GIGA Working Paper

Strong Presidents, Strong Support

Argentina and Brazil are governed by presidents with extensive authority. But who influences their political agenda? Magna Inácio and Mariana Llanos look at the players in the background.

Presidents are undoubtedly the most powerful political actors in Latin American democracies. They enjoy significant policy‐making powers in multiple policy realms as means to influence the legislative agenda, to control the allocation of resources, to appoint and dismiss thousands of different government officials, and to directly respond to the demands of their electorate. But even the most influential presidents need the political support and technical assistance of trusted advisors, technical staff, and government agencies.

Students of the United States’ presidency have shown that presidents have incentives for creating and strengthening technical, administrative, and advisory presidential support bodies both to confront critical junctures – the modern US presidency emerged in the wake of the Great Depression – and to help face the challenges that are posed in a system characterized by "separated institutions sharing powers."

At the same time, scholars have also documented the increasing centralization of authority around the person of the chief executive and the steady movement toward the institutional reinforcement of the political core executive as developments taking place in most advanced industrial countries in the last forty to fifty years.

In Latin America the distinction between the executive leadership and the institutional nature of the modern presidency has not been addressed yet, despite there having been a significant expansion of studies on presidentialism.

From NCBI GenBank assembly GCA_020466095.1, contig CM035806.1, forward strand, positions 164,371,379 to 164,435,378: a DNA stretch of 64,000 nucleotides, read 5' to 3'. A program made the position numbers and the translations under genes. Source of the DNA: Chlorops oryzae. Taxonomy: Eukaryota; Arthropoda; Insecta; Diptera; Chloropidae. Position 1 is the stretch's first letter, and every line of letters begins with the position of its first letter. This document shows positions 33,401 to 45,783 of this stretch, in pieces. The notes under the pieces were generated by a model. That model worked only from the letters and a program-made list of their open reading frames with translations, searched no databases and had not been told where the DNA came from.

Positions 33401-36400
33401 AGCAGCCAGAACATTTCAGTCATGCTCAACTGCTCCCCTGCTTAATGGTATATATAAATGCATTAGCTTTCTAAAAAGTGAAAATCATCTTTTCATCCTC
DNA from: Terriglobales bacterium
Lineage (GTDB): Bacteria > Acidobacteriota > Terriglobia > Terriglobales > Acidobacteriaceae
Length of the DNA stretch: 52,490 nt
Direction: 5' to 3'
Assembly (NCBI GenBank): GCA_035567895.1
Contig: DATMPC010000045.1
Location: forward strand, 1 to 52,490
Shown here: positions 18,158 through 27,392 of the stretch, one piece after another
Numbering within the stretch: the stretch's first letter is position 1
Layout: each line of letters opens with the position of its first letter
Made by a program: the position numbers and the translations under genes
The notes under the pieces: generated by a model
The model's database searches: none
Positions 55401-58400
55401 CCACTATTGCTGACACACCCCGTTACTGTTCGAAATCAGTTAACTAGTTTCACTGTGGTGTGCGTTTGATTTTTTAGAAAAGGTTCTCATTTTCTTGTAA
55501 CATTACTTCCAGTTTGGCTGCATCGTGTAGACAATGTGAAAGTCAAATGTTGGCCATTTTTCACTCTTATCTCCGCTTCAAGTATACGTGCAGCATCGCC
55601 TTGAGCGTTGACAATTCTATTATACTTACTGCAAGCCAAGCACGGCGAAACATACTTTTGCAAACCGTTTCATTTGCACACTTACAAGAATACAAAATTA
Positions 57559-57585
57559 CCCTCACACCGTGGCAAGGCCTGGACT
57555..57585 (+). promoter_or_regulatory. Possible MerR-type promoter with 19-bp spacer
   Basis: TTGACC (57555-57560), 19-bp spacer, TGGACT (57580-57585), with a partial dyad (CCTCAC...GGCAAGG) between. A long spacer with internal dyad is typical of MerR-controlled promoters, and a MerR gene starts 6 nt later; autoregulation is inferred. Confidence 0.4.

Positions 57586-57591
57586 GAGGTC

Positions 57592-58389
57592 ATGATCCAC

In this paper we begin to shed light on this underresearched topic by focusing on the presidencies of Argentina and Brazil since their redemocratization in the 1980s. Our study of the presidency concentrates on the cluster of agencies that directly support the chief of the executive, which in the presidential studies literature is called the "core executive" or the "institutional presidency".

These offices are part of the bureaucracy of the executive branch, but they are not located within the executive cabinet; their defining characteristic is that they operate under the direct authority of the president and are in charge of supporting the presidential leadership.

Following the specialized literature, we argue that the growth of the institutional presidency is connected to developments occurring in the larger political system – that is, to the governmental and political challenges that presidents face. Presidents adjust the format and mandate of the different agencies under their authority so as to better manage their relations with the wider political environment.

We observe reverse developments having taken place after the democratic transitions both in Argentina and Brazil, where the institutional presidency has at times been expanded and at other times reduced – and we thus inquire into the causes of such evolutions.

These movements have not only affected the size of the institutional presidency but also the types of agency that form it. Regarding size, we borrow from Terry Moe, and call "centralization" any increase in the number of presidential agencies. For Moe, a centralizing movement indicates a shifting of the functions of the wider executive branch to the core executive instead, while, conversely, presidents "decentralize" when they take agencies away from their direct authority and place them under the authority of a cabinet minister instead.